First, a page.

The way elephants stand when turning
to one side, a foreleg splayed
off center, like a very young child
learning to walk. And the level angle
of the head, facing front.
Looking, looking, nothing to hide.
Only the eldest races
achieve such radical innocence.
Baby elephant peering out
from among its mother’s legs, housed there,
a small deer in a close grove.
Dressing for the journey, the huge bull in Quarterly West & in Homeland
flings a cape of mud across his back,
drenches his ears, his legs—
a pour-on garment he finishes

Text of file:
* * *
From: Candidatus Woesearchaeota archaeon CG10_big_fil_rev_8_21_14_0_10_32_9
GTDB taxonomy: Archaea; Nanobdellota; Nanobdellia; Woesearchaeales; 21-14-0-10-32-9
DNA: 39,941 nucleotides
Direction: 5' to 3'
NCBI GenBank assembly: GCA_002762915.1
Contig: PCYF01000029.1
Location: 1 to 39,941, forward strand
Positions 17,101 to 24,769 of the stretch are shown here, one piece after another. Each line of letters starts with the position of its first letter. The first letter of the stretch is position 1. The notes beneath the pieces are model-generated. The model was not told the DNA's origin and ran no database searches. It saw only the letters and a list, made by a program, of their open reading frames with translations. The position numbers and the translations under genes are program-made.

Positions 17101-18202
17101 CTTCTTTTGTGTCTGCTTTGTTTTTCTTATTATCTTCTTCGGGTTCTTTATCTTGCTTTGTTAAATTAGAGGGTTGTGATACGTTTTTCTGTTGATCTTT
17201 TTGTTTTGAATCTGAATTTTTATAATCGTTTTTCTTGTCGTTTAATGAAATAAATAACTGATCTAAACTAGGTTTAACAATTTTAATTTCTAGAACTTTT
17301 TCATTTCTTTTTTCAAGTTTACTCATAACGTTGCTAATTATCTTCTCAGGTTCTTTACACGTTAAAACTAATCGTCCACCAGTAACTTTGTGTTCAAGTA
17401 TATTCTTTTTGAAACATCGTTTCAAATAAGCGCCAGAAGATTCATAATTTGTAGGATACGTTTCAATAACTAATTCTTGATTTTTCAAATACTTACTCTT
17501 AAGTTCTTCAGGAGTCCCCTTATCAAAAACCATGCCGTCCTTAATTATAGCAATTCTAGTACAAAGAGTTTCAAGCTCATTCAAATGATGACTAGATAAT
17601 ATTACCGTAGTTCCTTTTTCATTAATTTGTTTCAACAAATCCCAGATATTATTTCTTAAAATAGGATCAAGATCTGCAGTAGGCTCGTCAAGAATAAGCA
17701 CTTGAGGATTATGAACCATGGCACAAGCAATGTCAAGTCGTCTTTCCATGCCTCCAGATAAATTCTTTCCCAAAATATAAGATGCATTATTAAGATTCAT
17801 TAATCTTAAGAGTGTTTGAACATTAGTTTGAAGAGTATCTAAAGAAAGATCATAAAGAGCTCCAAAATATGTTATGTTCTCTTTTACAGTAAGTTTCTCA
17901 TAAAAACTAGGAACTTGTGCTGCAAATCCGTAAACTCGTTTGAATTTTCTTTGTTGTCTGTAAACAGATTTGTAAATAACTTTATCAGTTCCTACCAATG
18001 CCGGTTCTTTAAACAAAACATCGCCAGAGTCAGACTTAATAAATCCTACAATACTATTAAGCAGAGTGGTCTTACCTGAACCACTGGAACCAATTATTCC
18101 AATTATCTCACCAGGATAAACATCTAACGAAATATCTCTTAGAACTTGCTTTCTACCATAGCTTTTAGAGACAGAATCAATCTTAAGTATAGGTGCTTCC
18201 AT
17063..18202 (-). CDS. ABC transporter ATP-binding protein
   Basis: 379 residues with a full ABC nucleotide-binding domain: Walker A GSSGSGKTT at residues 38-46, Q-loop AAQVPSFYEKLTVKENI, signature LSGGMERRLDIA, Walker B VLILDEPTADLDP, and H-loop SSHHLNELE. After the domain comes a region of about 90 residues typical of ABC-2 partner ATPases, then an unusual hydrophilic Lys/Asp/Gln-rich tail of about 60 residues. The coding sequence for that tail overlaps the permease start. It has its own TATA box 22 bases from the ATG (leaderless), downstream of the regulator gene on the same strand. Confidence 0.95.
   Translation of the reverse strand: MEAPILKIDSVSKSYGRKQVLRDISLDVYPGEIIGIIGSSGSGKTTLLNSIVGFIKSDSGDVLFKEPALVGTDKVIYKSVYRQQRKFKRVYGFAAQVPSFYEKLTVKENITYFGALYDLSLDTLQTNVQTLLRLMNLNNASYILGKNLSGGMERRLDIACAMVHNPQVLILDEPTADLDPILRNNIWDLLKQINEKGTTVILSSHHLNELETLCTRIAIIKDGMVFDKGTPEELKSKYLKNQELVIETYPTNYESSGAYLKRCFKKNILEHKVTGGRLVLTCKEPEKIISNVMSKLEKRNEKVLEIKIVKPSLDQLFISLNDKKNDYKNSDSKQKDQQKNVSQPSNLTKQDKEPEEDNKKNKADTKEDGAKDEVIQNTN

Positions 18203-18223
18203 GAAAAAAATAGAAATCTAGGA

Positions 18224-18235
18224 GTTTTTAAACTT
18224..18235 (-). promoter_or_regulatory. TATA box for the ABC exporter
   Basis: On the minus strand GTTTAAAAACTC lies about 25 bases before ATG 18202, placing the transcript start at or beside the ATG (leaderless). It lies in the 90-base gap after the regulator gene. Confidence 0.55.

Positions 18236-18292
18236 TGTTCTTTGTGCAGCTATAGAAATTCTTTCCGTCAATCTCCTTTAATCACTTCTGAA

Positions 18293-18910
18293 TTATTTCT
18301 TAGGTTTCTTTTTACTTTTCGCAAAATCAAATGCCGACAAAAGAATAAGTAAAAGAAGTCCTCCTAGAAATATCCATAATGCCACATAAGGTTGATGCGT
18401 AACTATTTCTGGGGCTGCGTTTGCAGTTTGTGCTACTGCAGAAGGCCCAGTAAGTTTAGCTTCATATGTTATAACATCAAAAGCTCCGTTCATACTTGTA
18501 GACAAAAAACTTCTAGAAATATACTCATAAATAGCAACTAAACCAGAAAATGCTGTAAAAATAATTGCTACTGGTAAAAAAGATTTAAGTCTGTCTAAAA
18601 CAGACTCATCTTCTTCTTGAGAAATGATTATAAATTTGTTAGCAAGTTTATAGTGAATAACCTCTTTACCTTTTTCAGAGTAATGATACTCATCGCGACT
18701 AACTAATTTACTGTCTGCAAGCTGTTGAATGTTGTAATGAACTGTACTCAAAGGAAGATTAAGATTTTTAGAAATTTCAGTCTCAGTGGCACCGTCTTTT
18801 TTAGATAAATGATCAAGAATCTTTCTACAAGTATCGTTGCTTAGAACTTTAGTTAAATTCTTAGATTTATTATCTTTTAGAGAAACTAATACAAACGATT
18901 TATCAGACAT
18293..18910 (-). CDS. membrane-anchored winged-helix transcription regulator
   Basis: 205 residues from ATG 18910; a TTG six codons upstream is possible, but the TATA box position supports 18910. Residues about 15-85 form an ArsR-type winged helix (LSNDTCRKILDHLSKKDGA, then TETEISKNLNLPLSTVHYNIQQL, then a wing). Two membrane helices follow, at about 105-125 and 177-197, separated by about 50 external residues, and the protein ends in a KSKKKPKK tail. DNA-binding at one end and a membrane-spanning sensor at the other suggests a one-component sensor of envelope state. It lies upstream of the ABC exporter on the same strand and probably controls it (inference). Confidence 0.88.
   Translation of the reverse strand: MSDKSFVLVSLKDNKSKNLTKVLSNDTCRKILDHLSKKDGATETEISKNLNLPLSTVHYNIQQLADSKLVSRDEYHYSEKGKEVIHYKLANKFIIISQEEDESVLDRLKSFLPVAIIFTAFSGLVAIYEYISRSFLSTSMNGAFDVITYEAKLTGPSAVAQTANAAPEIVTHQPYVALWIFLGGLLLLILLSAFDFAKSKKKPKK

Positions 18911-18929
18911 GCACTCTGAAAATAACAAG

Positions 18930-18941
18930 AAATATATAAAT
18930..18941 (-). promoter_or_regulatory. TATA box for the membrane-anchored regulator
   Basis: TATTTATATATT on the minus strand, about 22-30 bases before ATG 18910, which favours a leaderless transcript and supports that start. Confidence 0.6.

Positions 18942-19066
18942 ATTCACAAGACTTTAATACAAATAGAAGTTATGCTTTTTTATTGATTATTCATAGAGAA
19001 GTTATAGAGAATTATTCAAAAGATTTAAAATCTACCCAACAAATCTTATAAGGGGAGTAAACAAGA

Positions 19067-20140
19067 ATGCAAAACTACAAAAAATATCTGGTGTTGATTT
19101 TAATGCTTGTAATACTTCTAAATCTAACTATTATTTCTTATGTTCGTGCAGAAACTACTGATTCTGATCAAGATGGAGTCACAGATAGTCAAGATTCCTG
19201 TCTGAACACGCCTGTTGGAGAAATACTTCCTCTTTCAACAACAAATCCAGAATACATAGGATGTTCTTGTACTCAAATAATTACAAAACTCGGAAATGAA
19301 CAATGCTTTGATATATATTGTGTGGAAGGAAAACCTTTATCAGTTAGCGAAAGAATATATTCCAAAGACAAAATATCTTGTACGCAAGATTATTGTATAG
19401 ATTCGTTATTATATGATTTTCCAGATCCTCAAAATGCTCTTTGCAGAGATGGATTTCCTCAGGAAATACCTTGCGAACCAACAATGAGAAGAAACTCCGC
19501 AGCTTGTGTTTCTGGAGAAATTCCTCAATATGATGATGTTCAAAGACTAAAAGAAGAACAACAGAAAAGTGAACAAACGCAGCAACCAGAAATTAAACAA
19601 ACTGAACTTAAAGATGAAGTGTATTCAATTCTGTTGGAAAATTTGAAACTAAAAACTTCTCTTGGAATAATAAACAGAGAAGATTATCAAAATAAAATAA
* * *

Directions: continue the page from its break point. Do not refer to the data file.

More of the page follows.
with a thick matte of dust:
shield against sun and the razor jaws
of insects. Suitably attired,
he steps into place.
Deep in your many-corridored memory
a thick, worn volume falls open.
You draw up short,
trunk raised at the scent of blood.
Repulsed, you begin a heavy, angry dance,
moving in place for some moments,
then back-step a dignified retreat.
The wiser monarchs
were slow to punish, knowing the power
of the forbearing gesture. Long ago,
did your strange-shaped ancestors
decide against the breaking of flesh?
The vast brain, the large, gentle heart
forming themselves slowly out of the grass.
Down on your knees, prying loose
wafers of baked mud you munch
for essential minerals with gourmandise,
spading the rich soil deeper,
deeper, till sometimes you disappear
into delicious grottos. So may our
sincere, enamored hunger
lead us ever farther
into the expedient earthly chapels.